Marko Jurjako
University of Rijeka
Luca Malatesti
University of Rijeka
It has been argued that a biomarker-informed classification system for antisocial individuals has the potential to overcome many obstacles in current conceptualizations of forensic and psychiatric constructs and promises better targeted treatments. However, some have expressed ethical worries about the social impact of the use of biological information for classification. Many have discussed the ethical and legal issues related to possibilities of using biomarkers for predicting antisocial behaviour. We argue that prediction should not raise the most pressing ethical worries. Instead, issues connected with ‘biologisation’, such as stigmatization and negative effects on self-image, need more consideration. However, we conclude that also in this respect there are no principled ethical objections against the use of biomarkers to guide classification and treatment of adult antisocial individuals.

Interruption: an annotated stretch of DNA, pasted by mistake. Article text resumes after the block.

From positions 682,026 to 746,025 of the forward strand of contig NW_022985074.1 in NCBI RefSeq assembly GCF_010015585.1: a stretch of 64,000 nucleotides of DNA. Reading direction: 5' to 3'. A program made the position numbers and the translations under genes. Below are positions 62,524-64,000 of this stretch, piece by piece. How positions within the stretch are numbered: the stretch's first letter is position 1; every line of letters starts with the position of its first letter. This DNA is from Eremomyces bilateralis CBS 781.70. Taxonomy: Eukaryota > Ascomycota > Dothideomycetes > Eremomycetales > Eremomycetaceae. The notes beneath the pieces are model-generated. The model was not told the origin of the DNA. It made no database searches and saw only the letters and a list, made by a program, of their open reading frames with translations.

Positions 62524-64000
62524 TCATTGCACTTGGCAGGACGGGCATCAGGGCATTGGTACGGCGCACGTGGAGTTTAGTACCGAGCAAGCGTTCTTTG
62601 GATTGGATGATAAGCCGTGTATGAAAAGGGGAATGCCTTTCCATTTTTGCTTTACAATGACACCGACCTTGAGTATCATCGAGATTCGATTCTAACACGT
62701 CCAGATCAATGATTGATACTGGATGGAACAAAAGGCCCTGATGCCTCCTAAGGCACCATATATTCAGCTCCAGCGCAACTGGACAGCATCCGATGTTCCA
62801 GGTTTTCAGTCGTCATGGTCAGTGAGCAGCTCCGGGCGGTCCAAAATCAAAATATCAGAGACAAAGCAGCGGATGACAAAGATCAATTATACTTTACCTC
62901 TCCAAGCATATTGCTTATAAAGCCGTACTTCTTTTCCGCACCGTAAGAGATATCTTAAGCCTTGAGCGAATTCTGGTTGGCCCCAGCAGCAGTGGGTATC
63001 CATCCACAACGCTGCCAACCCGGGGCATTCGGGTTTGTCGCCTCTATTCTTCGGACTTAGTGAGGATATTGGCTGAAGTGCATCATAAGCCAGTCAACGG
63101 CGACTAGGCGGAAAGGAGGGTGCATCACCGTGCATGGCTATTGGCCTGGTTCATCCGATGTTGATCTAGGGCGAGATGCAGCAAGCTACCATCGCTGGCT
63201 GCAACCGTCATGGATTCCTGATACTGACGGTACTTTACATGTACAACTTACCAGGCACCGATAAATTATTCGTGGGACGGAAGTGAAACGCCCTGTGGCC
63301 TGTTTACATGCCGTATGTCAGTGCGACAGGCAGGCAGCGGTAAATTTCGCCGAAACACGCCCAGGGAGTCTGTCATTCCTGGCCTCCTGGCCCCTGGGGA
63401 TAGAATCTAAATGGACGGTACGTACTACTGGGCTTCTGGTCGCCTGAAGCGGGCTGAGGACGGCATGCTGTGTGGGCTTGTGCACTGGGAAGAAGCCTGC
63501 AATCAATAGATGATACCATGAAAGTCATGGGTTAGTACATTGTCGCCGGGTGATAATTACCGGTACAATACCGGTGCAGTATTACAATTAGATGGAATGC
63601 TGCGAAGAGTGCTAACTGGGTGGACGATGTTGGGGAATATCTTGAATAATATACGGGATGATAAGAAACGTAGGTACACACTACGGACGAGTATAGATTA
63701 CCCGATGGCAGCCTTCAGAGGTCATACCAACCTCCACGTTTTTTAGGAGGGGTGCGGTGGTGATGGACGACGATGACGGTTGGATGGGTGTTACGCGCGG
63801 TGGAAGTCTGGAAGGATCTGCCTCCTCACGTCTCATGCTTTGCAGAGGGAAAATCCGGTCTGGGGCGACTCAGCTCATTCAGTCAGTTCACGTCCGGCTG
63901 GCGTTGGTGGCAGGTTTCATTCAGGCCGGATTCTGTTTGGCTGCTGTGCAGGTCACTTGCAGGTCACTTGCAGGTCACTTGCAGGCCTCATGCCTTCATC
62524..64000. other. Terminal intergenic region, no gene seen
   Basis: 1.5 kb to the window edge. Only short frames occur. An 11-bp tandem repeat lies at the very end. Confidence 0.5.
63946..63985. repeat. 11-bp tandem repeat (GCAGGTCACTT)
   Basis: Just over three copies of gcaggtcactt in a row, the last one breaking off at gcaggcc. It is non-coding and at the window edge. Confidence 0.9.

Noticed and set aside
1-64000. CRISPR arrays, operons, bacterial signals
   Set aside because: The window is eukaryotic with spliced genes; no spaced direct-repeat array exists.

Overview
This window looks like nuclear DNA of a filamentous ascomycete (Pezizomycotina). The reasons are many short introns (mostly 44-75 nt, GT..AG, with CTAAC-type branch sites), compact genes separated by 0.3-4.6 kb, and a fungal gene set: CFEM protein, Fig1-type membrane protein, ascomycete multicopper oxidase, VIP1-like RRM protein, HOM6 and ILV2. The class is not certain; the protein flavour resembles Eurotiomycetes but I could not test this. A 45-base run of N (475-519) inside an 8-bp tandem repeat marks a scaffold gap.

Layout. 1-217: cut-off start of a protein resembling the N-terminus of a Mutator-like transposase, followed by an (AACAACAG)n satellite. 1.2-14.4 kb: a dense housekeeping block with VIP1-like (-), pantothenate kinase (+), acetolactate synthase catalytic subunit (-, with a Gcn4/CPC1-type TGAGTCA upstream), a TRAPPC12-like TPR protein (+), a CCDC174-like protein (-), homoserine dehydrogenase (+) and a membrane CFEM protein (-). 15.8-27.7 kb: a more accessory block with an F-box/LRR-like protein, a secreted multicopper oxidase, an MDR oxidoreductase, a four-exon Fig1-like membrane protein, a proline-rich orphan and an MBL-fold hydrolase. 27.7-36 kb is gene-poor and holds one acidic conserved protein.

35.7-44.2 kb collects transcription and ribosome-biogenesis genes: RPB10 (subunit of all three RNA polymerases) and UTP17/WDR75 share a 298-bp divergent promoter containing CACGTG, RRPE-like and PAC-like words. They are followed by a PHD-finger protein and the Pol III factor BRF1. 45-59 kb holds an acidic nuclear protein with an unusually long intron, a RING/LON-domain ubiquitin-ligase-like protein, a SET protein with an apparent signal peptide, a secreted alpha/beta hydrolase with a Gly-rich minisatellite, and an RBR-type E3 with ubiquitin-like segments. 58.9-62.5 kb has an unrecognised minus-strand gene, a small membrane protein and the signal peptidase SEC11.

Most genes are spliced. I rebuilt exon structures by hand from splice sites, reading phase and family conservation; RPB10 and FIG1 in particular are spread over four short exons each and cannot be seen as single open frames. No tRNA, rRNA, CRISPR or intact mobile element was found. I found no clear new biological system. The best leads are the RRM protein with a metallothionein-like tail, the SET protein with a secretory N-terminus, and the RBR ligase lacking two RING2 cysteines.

Keywords Classification of antisocial behaviour  biomarkers  bioprediction  ethical issues  stigma
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Reprint years 2018, 2019
DOI 10.1080/14999013.2018.1485188
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References found in this work BETA

Science, Truth, and Democracy.Philip Kitcher - 2001 - Oxford University Press.
Moral Enhancement and Freedom.John Harris - 2011 - Bioethics 25 (2):102-111.
Science, Truth, and Democracy.A. Bird - 2003 - Mind 112 (448):746-749.

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Citations of this work BETA

The Value-Ladenness of Psychopathy.Marko Jurjako & Luca Malatesti - 2022 - In Luca Malatesti, John McMillan & Predrag Šustar (eds.), Psychopathy: Its Uses, Validity and Status. Cham: Springer. pp. 215-233.
Psychopathy: Philosophical and Empirical Challenges.Marko Jurjako, Luca Malatesti & John McMillan - 2018 - European Journal of Analytic Philosophy 14 (1):5-14.

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